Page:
Lesser-known English beauty spots that are truly worth exploring

Where in the wolds will you go? It’s not just the Cotswolds – England has many more stunningly beautiful areas of hill country to discover

  • The Mail on Sunday’s Sarah Turner picks her favourite lesser-known wolds that are truly worth exploring       
  • The heart of the Yorkshire Wolds is the 79-mile walking trail – dip in and out of it and uncover a series of gems
  • To the east of Lincoln the land begins to rise into the undulating chalk wolds known for its natural beauty

Let’s tackle the science first. To a geographer, a wold is a hill that’s on a base of limestone or chalk. To the rest of us, though, wolds are the epitome of the English countryside – understated and beautifully rural, dotted with small villages and market towns surrounded by rich farmland and reed-fringed streams.

The Cotswolds are one of the UK’s prime tourist attractions, but there are other, lesser-known wolds that are truly worth exploring. They all have historic towns, places offering fine food and grand houses to visit, but heading into these wolds is about diving into nature and leaving the tourist trail.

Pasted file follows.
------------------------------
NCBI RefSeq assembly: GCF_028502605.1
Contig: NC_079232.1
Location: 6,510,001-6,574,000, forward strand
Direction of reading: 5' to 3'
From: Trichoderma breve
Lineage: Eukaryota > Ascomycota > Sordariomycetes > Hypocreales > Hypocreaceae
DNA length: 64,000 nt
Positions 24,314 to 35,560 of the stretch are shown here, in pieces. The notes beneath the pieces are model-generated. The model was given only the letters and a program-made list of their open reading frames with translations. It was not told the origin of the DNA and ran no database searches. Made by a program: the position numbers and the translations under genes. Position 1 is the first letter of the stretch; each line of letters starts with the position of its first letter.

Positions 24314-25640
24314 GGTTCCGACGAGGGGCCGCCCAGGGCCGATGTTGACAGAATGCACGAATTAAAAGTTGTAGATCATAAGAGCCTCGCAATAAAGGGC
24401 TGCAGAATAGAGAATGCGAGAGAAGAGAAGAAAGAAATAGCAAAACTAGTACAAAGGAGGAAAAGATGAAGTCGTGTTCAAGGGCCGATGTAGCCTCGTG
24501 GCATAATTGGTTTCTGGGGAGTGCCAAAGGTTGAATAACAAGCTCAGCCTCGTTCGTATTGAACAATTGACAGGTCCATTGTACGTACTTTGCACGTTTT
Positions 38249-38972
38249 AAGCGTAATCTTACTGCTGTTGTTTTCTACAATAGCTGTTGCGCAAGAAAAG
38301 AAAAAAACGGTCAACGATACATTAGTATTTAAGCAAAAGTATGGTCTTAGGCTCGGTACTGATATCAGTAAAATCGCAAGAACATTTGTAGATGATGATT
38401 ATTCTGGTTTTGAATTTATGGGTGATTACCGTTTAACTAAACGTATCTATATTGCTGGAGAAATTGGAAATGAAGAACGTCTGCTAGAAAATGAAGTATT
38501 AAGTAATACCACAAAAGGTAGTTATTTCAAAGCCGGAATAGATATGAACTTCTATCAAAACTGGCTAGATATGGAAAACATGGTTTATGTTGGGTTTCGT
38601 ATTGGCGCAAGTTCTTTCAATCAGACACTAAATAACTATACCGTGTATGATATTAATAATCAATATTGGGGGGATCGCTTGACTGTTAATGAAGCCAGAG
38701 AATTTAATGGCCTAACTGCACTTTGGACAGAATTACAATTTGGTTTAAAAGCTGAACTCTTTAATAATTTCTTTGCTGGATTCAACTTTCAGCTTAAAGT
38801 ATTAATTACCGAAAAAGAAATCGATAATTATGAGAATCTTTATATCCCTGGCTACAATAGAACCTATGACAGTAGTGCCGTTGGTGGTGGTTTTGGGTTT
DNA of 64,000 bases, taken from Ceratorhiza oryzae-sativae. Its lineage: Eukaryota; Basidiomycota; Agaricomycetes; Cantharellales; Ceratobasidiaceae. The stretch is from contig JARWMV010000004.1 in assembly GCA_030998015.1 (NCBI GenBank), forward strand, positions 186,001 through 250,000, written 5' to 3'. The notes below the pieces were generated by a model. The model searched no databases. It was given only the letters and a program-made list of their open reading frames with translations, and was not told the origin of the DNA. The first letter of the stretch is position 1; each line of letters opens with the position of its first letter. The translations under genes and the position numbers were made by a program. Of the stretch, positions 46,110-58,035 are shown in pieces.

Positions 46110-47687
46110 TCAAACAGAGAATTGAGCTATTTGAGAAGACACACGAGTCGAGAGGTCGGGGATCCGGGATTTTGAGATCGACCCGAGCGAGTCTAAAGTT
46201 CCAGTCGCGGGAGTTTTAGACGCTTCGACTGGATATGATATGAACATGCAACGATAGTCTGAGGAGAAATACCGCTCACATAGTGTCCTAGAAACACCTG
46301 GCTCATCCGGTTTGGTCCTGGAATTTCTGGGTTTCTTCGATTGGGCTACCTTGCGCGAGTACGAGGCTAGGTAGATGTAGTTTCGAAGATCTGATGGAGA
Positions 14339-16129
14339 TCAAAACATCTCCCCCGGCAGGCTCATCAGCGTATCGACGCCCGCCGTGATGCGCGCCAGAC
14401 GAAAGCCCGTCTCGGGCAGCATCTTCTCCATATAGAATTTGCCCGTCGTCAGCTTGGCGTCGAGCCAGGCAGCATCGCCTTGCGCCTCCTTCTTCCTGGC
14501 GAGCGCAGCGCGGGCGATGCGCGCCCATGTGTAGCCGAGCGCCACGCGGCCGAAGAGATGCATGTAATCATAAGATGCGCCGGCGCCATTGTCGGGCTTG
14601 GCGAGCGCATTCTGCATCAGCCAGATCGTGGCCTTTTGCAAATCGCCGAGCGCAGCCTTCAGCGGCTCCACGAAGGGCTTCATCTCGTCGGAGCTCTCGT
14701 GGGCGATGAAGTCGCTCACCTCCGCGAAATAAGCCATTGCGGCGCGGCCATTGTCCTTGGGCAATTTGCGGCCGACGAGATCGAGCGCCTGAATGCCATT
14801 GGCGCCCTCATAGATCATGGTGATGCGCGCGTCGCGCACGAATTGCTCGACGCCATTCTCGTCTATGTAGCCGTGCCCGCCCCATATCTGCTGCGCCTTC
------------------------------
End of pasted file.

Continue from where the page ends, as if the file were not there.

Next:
With gentle hills and wide valleys, this is wonderful walking country where you’ll want to pause to appreciate the view – and not just because you’re out of puff after a punishing climb.

Wetlands, walks, wildlife havens … and some right royal rooms 

Winding down: A viaduct above the meandering River Soar at Stanford on Soar

An osprey in the birdwatchers’ haven of Rutland Water

Nottinghamshire, Leicestershire and Rutland: The English wolds are at their wettest here as they dip in and out of three counties, with the River Soar gently meandering away from Leicester and the Trent and Wreake rivers also circling the region.

Pack binoculars for Rutland Water (anglianwaterparks.co.uk), which was made by controversially flooding villages in the 1970s but is idyllic now. This major wetland area draws birdwatchers in their droves, to see ospreys diving into the water for fish in summer, kingfishers and dragonflies. The circular walk is 24 miles, but there are shorter strolls as well.

Visitors can stop off in gorgeous villages nearby; beamed, thatched and very well cared for. Some of the pubs are doing takeaways until they can fully reopen. Don’t miss out on the takeaway Sunday roast at the particularly lovely Blue Ball in Braunston, with views of the church across the village green (theblueballbraunston.co.uk).